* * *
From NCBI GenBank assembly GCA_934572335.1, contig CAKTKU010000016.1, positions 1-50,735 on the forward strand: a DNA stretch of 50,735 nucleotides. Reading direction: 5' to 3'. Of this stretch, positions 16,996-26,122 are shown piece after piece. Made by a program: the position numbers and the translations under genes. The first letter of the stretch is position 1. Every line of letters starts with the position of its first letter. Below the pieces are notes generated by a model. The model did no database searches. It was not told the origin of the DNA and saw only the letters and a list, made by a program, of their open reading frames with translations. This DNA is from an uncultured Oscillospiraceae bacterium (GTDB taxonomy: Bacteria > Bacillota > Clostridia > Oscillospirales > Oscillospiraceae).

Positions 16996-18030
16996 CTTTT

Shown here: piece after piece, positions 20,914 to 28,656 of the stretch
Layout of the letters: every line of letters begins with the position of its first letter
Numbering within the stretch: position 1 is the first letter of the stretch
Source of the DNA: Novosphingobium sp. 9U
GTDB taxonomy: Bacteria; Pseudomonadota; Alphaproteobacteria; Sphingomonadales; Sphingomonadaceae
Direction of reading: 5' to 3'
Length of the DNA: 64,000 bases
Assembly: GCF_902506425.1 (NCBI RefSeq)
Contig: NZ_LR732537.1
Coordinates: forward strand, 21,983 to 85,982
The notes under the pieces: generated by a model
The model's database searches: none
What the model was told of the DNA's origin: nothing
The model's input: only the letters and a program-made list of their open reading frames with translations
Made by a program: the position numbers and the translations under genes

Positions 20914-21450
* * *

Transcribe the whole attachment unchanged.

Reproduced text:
From NCBI GenBank assembly GCA_934572335.1, contig CAKTKU010000016.1, positions 1-50,735 on the forward strand: a DNA stretch of 50,735 nucleotides. Reading direction: 5' to 3'. Of this stretch, positions 16,996-26,122 are shown piece after piece. Made by a program: the position numbers and the translations under genes. The first letter of the stretch is position 1. Every line of letters starts with the position of its first letter. Below the pieces are notes generated by a model. The model did no database searches. It was not told the origin of the DNA and saw only the letters and a list, made by a program, of their open reading frames with translations. This DNA is from an uncultured Oscillospiraceae bacterium (GTDB taxonomy: Bacteria > Bacillota > Clostridia > Oscillospirales > Oscillospiraceae).

Positions 16996-18030
16996 CTTTT

Shown here: piece after piece, positions 20,914 to 28,656 of the stretch
Layout of the letters: every line of letters begins with the position of its first letter
Numbering within the stretch: position 1 is the first letter of the stretch
Source of the DNA: Novosphingobium sp. 9U
GTDB taxonomy: Bacteria; Pseudomonadota; Alphaproteobacteria; Sphingomonadales; Sphingomonadaceae
Direction of reading: 5' to 3'
Length of the DNA: 64,000 bases
Assembly: GCF_902506425.1 (NCBI RefSeq)
Contig: NZ_LR732537.1
Coordinates: forward strand, 21,983 to 85,982
The notes under the pieces: generated by a model
The model's database searches: none
What the model was told of the DNA's origin: nothing
The model's input: only the letters and a program-made list of their open reading frames with translations
Made by a program: the position numbers and the translations under genes

Positions 20914-21450